Trev followed this up with cameos, such as signing one of Watford's notorious Big Strikers to complement the delicate skills of Adebola, Horsfield et al., and an outrageously conceited press conference as he sought to market his credentials to the world's chairmen as David Sullivan silently rocked with ill-concealed laughter beside him.
Fortunately for Trev - and for comedy lovers everywhere - Simon Jordan is the chairman of Crystal Palace. With comic timing that Trev himself would have been proud of, Jordan reacted to Steve Bruce's attempt to take up his fifth management position in barely three years by appointing Trev as his successor. So the stand-up tour goes on, and what more fitting venue than Selhurst Park ?
Trev takes over a club that has, with some inevitability, been doing far better this season than last year's narrow squeak, always likely to be a missed opportunity, would have suggested. Results have slumped somewhat since Bruce's departure, culminating in defeat at home to Burnley in Francis' first game (Trevor - "We were unlucky". It's the way he tells 'em). However, even if beating Man City hardly constitutes the "proof that we can beat anyone in this division" that the official site proclaims (a team of one-legged emu could give City a run for their money on a bad day), it's certainly a step back in the right direction.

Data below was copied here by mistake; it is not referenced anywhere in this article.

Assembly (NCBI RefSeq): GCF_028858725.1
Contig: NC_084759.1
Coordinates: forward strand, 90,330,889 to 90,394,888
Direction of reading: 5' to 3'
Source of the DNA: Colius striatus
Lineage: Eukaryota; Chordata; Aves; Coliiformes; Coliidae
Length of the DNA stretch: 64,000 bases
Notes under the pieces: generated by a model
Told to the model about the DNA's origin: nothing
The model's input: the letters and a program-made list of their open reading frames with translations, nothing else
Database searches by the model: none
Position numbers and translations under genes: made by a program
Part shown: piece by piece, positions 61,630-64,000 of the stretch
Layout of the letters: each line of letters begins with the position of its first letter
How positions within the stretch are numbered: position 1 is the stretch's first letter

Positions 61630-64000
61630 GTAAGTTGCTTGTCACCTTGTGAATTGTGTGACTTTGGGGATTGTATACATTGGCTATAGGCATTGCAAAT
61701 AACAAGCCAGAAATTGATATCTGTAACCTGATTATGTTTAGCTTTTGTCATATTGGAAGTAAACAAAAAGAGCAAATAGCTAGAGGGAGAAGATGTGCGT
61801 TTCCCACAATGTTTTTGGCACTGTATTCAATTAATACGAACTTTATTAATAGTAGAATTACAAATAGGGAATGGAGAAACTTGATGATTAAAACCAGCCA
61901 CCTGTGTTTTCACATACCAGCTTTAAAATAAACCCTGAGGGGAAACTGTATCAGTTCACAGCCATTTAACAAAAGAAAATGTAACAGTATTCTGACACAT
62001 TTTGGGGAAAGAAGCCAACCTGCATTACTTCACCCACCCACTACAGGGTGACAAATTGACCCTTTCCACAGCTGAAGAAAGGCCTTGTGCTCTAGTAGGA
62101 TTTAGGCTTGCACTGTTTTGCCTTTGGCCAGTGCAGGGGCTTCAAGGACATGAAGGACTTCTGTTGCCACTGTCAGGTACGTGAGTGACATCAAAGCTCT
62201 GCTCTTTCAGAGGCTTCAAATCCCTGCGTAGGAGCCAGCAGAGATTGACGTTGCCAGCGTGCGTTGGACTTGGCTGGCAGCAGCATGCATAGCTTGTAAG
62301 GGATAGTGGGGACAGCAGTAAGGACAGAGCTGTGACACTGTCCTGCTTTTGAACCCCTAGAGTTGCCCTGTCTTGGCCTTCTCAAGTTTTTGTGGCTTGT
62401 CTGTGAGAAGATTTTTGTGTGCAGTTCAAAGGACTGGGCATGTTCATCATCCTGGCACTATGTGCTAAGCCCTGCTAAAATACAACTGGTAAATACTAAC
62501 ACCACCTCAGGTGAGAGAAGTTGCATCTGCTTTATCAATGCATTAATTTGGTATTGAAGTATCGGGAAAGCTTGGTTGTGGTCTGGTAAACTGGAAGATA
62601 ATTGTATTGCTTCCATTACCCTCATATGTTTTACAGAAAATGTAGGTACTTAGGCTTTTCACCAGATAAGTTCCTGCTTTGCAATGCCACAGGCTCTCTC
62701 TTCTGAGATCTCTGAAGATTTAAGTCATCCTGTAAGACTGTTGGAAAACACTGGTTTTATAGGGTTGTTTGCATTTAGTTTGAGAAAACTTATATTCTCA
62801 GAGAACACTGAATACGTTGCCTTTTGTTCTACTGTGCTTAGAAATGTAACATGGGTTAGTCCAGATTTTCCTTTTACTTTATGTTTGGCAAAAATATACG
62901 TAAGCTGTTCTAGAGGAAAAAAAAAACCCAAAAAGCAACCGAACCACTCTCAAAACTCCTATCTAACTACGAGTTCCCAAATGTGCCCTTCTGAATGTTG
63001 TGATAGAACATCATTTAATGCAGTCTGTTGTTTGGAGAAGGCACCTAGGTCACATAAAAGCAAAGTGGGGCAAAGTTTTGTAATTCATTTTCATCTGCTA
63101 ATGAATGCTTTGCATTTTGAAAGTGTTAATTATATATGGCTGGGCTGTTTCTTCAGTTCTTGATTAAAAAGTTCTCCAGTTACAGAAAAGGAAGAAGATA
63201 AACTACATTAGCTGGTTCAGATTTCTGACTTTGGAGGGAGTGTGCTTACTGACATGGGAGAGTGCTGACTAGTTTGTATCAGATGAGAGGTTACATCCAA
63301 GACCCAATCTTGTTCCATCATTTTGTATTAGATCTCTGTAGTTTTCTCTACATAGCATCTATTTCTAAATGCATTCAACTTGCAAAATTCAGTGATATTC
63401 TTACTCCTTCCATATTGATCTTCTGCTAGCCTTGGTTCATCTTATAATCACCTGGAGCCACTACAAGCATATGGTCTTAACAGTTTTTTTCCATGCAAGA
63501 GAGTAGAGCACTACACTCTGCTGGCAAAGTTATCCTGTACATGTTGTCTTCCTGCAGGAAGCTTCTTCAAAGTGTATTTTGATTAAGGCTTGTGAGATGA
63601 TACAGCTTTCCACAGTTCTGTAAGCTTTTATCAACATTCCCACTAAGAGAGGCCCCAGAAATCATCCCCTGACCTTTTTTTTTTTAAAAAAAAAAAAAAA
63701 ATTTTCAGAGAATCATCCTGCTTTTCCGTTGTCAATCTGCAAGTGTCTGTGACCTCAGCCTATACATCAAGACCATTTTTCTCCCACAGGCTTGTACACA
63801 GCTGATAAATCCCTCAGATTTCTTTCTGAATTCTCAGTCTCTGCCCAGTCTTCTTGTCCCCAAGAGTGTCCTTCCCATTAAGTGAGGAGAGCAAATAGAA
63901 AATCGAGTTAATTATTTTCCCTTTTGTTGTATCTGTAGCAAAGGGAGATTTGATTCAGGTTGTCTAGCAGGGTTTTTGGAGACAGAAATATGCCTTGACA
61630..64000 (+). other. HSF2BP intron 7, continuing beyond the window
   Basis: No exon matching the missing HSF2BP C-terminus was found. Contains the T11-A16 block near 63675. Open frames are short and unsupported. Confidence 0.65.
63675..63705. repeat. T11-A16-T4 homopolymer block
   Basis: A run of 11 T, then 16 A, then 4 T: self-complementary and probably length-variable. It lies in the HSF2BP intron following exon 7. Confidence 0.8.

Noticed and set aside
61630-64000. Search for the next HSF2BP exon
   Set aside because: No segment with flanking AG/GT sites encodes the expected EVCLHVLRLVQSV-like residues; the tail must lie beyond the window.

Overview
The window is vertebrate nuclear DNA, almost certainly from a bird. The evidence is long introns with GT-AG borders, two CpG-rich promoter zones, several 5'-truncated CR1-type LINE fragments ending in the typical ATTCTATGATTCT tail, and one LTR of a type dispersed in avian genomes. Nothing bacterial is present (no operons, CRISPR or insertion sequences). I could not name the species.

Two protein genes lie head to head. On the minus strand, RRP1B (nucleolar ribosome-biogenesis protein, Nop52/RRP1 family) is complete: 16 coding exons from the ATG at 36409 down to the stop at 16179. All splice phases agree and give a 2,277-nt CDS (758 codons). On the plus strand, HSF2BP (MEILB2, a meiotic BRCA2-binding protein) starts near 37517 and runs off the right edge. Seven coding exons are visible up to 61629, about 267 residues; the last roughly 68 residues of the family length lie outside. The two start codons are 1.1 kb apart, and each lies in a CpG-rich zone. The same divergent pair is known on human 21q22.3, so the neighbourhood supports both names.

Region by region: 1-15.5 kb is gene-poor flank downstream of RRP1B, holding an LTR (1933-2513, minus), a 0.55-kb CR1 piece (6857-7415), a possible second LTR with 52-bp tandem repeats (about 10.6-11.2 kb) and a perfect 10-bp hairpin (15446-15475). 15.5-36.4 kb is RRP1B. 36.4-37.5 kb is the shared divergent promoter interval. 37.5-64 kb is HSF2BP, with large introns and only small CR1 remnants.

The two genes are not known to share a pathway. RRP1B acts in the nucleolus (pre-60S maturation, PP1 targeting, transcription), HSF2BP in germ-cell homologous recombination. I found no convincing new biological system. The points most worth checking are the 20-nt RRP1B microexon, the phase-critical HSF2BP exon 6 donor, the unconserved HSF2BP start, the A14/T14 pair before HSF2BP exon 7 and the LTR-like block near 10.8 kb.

Palace have been fielding a 5-2-1-2 formation that Francis has stuck with during his initial games in charge. In goal will be Alex Kolinko, an erratic keeper but fine shot-stopper. He replaces Matt Clarke, who perhaps pre-empted a decision to drop him following some dodgy form by cutting the end off his thumb in a freak accident at home. Youth team keeper Lance Cronin has been drafted onto the bench as Kolinko's cover.
Jewel in the crown in the centre of defence is Hayden Mullins, now Palace captain, who provides pace and composure in the back three. Alongside him as from Saturday is Welsh International Kit Symons, signed for an undisclosed fee from Fulham last Friday, who immediately added experience to the back line and a much-needed threat at set-pieces. Making up the trio on Saturday was Christian Edwards, impressing on loan from Forest, although the general feeling is that Australian Tony Popovic will have his place back when he returns from a foot injury.